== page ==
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Dave & Dujanovic: Will we all need a COVID-19 vaccine booster?

FILE - This September 2020, file photo provided by Johnson & Johnson shows a pharmacist preparing to give an experimental COVID-19 vaccine. The U.S. is getting a third vaccine to prevent COVID-19, as the Food and Drug Administration on Saturday, Feb. 27, 2021 cleared a Johnson & Johnson shot that works with just one dose instead of two. (Johnson & Johnson via AP, File)

SALT LAKE CITY — Should you keep wearing a mask after you’ve been vaccinated for COVID-19? Also, how long does the vaccination in my arm last? Will I need a booster shot?

Dr. Todd Vento, an infectious disease physician with Intermountain Healthcare, joined Dave & Dujanovic to answer those questions for hosts Dave Noriega and Debbie Dujanovic.

“My answer is ‘yeah,’ I’m gonna keep wearing a mask. Why? Of course I have confidence in the vaccine. That’s why I’m gonna get one. But I just feel like there’s this double layer of protection if I continue to wear masks. Right? That’s my position, but you’re like, no, wrong,”Debbie said.

“‘Better safe than sorry.’ Why not two masks instead of one, why not three instead of two? I don’t know, at some point, we do have to take a victory lap,” Dave said.

Vaccine and booster stats

The Johnson & Johnson single-dose COVID-19 vaccine was 66% effective at preventing moderate to severe disease 28 days after vaccination, according to STAT.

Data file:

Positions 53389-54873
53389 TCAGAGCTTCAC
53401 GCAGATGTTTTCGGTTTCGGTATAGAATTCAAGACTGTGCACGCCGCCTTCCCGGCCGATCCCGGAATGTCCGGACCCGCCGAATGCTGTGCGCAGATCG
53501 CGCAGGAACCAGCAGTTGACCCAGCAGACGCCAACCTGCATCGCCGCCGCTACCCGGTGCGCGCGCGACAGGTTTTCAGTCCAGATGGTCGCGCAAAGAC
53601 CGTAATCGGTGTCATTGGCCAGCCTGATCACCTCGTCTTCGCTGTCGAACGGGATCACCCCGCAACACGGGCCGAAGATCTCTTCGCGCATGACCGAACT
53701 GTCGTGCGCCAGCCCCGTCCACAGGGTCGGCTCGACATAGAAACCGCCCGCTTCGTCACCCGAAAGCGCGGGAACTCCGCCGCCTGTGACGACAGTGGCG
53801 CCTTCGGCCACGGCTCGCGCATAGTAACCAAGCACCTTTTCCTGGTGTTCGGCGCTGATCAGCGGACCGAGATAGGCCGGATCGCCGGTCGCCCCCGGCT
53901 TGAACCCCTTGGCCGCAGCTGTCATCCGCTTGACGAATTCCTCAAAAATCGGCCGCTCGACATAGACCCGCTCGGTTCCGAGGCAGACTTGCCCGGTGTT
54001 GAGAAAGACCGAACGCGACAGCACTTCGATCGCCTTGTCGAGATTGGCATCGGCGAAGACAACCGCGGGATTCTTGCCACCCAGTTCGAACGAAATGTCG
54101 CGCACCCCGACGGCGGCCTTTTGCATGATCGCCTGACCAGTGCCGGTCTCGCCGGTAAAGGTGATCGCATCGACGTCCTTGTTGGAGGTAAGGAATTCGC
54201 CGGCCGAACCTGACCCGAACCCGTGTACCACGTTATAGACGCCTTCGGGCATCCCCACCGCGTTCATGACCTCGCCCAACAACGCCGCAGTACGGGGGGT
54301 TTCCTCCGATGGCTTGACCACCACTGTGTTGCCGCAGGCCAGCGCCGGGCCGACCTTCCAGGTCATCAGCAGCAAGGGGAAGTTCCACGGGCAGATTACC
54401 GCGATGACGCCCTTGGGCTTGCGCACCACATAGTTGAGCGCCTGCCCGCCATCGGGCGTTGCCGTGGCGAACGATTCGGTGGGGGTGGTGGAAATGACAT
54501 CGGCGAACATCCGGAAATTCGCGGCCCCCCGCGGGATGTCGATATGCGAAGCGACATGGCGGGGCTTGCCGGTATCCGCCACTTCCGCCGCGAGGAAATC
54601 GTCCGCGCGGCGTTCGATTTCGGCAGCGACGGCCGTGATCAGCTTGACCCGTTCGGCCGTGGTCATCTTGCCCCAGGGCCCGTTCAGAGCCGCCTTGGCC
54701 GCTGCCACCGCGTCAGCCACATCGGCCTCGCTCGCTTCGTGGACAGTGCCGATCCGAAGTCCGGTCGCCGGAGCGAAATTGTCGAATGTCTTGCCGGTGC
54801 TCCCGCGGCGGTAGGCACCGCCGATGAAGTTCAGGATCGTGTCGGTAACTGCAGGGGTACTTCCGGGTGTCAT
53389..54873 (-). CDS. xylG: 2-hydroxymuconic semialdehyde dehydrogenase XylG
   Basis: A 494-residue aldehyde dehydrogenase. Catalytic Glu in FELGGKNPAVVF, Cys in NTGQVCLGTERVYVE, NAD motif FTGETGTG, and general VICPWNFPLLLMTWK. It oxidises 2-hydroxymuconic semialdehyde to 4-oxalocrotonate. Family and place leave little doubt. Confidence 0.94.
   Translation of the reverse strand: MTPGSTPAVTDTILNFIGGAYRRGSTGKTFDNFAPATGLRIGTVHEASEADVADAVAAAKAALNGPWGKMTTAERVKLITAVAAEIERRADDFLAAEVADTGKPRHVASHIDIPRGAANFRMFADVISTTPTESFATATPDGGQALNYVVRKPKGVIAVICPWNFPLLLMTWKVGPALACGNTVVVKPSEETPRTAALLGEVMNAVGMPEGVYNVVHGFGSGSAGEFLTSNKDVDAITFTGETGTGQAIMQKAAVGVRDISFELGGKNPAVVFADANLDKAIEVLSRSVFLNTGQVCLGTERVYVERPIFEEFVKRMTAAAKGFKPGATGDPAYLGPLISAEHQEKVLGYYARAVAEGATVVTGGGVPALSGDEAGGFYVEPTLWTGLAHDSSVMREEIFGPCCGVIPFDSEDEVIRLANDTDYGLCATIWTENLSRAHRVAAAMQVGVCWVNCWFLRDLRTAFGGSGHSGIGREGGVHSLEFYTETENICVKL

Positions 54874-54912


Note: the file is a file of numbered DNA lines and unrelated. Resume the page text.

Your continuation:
The Pfizer vaccine showed efficacy of 95% at preventing symptomatic COVID-19 infection after two doses, 

The Moderna vaccine was 94.1% effective at preventing symptomatic COVID-19 after the second dose.

The Pfizer and Moderna vaccines are made using messenger RNA or mRNA, a technology that delivers a  genetic code to cells, which makes the surface protein (known as spike) on the SARS-CoV-2 virus, which is the scientific name of the new strain of coronavirus. 

I got the shot. Do I need a vaccine booster?

“I have the same questions as you do about how long these vaccines last,” Dave told Debbie. “Does this new mRNA technology — does this change the immunity timeline, does it go up, does it go down?”

Dr. Vento said there is not yet a definitive answer on how long immunity against COVID-19 will last from any vaccine, with or without a booster, for all three currently available shots: Pfizer, Moderna and Johnson & Johnson.

“That’s mostly because we’ve just finished the studies. We’re still collecting that data on individuals who did the study,” Vento said. “We really don’t know how long they’ll have antibodies. . . . They’ll need to be watched for the next year to try to figure out when would be the optimal time for getting a booster.”

Related: Fact Check: What’s in the coronavirus vaccines and how does it work?

“Why can I get a measles vaccine at, you know, 6 years old, and I’m good for life. Aren’t there measles variants, like there are flu and COVID variants?” Dave asked.